US1915210A - Ice cream cone - Google Patents

Ice cream cone Download PDF

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Publication number
US1915210A
US1915210A US57762931A US1915210A US 1915210 A US1915210 A US 1915210A US 57762931 A US57762931 A US 57762931A US 1915210 A US1915210 A US 1915210A
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Prior art keywords
cone
blank
edge
rolled
cones
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Legal status (The legal status is an assumption and is not a legal conclusion. Google has not performed a legal analysis and makes no representation as to the accuracy of the status listed.)
Expired - Lifetime
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Balton James
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Joseph Shapiro
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    • AHUMAN NECESSITIES
    • A23FOODS OR FOODSTUFFS; THEIR TREATMENT, NOT COVERED BY OTHER CLASSES
    • A23GCOCOA; COCOA PRODUCTS, e.g. CHOCOLATE; SUBSTITUTES FOR COCOA OR COCOA PRODUCTS; CONFECTIONERY; CHEWING GUM; ICE-CREAM; PREPARATION THEREOF
    • A23G9/00Frozen sweets, e.g. ice confectionery, ice-cream; Mixtures therefor
    • A23G9/44Frozen sweets, e.g. ice confectionery, ice-cream; Mixtures therefor characterised by shape, structure or physical form
    • A23G9/50Products with edible or inedible supports, e.g. cornets
    • A23G9/506Products with edible or inedible supports, e.g. cornets products with an edible support, e.g. a cornet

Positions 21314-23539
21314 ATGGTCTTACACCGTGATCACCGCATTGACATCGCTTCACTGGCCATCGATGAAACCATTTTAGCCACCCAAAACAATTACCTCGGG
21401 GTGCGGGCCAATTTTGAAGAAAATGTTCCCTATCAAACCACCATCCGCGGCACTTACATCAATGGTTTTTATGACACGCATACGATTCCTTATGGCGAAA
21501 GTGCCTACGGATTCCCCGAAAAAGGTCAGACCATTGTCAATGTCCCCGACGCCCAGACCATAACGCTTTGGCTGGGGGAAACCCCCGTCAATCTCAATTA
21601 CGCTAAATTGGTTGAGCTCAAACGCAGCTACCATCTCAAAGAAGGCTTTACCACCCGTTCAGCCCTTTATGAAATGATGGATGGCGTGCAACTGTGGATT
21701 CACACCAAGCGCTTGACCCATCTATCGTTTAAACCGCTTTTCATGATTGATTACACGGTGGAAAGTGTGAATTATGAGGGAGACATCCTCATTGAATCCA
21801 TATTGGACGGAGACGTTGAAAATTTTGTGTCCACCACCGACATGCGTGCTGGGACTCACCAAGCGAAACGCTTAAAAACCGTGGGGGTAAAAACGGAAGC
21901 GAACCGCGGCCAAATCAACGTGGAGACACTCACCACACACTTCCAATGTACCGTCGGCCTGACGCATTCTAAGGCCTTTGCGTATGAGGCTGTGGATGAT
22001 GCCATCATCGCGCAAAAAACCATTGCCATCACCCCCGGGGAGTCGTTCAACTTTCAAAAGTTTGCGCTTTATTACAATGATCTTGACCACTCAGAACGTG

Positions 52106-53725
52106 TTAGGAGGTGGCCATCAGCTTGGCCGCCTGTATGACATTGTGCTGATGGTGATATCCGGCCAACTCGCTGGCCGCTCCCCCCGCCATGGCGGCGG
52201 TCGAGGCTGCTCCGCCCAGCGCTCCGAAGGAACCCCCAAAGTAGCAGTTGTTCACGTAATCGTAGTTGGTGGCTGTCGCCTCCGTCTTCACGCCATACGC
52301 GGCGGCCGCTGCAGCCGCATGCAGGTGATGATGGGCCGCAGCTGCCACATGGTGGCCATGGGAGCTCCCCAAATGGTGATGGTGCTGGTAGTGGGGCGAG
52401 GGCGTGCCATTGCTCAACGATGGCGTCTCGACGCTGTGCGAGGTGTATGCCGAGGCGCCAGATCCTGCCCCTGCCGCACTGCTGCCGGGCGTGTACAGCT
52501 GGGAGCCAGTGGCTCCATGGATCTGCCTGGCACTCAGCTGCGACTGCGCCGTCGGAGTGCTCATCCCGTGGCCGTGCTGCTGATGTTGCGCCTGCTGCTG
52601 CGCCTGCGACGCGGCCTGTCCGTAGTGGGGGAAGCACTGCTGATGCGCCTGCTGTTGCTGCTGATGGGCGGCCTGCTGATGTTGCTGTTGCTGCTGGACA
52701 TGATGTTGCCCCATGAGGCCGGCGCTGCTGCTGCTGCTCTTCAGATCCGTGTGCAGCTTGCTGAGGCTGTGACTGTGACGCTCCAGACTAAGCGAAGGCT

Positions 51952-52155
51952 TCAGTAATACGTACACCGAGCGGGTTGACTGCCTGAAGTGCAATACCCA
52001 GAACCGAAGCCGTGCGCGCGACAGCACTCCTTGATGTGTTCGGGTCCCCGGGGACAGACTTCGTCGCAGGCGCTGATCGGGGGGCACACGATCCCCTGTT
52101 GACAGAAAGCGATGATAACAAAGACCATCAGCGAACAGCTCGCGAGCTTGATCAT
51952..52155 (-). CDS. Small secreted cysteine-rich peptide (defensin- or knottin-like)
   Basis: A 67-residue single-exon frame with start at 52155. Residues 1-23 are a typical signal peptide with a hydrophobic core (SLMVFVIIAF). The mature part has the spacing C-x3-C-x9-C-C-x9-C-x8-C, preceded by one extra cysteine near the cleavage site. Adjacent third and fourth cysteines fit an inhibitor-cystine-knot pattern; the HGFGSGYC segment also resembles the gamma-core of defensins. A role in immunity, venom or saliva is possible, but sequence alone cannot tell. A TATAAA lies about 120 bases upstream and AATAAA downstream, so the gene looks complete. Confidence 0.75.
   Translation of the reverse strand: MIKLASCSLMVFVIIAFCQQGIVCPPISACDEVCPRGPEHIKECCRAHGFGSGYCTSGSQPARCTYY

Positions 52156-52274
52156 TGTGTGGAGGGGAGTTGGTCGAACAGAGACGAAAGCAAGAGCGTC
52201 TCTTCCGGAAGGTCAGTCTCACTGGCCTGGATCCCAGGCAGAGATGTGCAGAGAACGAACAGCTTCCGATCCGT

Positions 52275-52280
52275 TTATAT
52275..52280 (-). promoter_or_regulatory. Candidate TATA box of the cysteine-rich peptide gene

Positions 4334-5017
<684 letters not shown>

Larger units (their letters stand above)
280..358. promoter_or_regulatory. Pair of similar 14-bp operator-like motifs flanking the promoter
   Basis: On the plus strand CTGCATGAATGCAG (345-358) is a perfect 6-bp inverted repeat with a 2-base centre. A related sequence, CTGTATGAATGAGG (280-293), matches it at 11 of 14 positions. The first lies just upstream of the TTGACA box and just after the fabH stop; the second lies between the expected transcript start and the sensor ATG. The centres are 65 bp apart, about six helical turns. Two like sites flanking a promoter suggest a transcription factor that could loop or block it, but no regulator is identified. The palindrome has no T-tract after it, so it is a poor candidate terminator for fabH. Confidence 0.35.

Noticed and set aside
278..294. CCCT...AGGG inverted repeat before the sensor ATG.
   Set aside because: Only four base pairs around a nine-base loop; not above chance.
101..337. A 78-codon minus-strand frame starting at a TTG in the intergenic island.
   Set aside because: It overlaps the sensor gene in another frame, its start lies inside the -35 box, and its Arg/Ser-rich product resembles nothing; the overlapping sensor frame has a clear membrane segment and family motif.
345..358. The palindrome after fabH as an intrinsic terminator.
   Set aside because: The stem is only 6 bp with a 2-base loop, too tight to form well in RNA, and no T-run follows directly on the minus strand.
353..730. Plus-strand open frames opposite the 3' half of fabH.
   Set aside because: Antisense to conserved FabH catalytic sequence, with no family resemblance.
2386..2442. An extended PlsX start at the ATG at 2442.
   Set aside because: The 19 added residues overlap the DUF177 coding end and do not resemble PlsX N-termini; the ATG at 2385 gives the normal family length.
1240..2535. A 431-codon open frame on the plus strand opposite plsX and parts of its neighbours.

Description

June 20, 1933. .1. BALTON 1,915,210

ICE CREAM coma Filed Nov. 27, 1931 James Bal'ton WW A dttowm;

Patented June 20, 1933 UNITED STATES PATENT OFFICE JAMES BALTON, or BALTIMORE, MARYLAND, ASSIGNOR r JOSEPH swim, or

BALTIMORE, MARYLAND ICE CREAM GONE My invention relates to the art of cup pastry and has particular reference to pastry cones for holding ice cream.

There are two broad types of ice cream cones in common use, one of which is known as the molded cone, i. e., a cone shaped to its final form in a suitable male and female baking mold so that when it leaves the mold it will be seamless; the other is known as a rolled cone, i. e., one which is baked as a fiat wafer, the wafer while hot and pliable being then wound round a conical mandrel to unpart form to the wafer. Since a larger amount of su ar may be used in the manufacture of rol ed cones than is usually practicable in manufacturing molded cones, many customers prefer the rolled cones to the molded cones.

Three major objections to the rolled cone have, however, arisen, namely the wafer must be rolled around the mandrel while it is still hot and pliableand as the rolling operation is usually conducted by hand the cones so manufactured are objectionable on sanitary reasons; the mouths of the rolled cones heretofore made are irregular, the edge being also located at an inclination to the axis instead of normal thereto as in molded cones and no provision has been made to reinforce or strengthen the mouth of the cone to resist breakage; lastly the cone frequently comes unrolled more or less so that it will leak when the ice cream within it melts.